Thursday, January 19, 2017

Helsinki region: 59% want free public transport

Yle Uutiset | "The majority of residents in the Helsinki region, 59%, back the idea of free public transport, according to a poll published Monday morning by the daily Helsingin Sanomat.

Reacting to the survey, the CEO of Helsinki Regional Transport Suvi Rihtniemi said she does not believe a completely ticket-free system would be possible, at least not for a very long time. One reason she gave is that the present arrangement in which municipalities pay half the costs and users pay the other half works well.

The Estonian capital Tallinn successfully introduced free public transport for residents in 2013. One study carried out last April shows that free public transport there had drawn in 25,000 to 30,000 new residents, increasing the city's tax revenues not only enough to cover costs, but to bring the city a profit of 13 to 18 million euros.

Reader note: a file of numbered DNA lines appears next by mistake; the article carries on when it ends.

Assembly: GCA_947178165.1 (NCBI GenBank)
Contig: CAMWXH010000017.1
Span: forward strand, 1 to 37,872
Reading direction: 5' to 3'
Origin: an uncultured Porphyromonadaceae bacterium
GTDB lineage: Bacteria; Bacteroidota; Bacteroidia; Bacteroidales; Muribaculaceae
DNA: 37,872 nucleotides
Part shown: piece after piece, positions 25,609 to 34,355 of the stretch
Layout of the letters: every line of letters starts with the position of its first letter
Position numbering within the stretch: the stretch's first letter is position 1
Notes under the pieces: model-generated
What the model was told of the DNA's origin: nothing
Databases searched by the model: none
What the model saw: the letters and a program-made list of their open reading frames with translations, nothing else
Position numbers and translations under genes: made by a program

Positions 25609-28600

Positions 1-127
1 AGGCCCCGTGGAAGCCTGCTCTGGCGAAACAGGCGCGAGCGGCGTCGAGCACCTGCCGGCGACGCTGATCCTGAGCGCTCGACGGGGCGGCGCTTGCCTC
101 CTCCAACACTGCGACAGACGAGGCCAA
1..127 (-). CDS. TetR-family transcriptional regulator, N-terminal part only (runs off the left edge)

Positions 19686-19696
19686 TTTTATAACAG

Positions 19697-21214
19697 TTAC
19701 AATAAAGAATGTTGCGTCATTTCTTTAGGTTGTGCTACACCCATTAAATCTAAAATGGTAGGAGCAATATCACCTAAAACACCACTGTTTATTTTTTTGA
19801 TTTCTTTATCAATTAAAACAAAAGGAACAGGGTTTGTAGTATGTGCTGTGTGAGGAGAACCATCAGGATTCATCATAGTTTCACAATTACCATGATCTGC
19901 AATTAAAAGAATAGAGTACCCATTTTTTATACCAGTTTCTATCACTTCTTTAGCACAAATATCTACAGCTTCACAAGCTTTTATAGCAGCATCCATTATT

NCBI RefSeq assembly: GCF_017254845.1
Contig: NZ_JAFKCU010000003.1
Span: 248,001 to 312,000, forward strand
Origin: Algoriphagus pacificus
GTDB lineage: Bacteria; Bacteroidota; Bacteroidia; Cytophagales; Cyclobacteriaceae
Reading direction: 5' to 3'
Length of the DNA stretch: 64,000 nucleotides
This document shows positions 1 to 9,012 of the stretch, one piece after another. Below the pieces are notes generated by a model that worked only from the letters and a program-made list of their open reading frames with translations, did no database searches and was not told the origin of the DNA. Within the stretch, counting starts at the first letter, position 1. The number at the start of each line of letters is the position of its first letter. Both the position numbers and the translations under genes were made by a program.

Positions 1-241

Since the elimination of fees for transport in Tallinn, the use of the public system has increased by over 14% while the use of private cars has fallen by the same proportion.

In Tallinn the sharpest increase in the use of public transport was among 15-19 year-olds, people between the ages of 60 and 74, people living on low incomes, and the unemployed. The Helsingin Sanomat poll found that these same groups in the Helsinki region are heavily in favour of introducing a similar system here."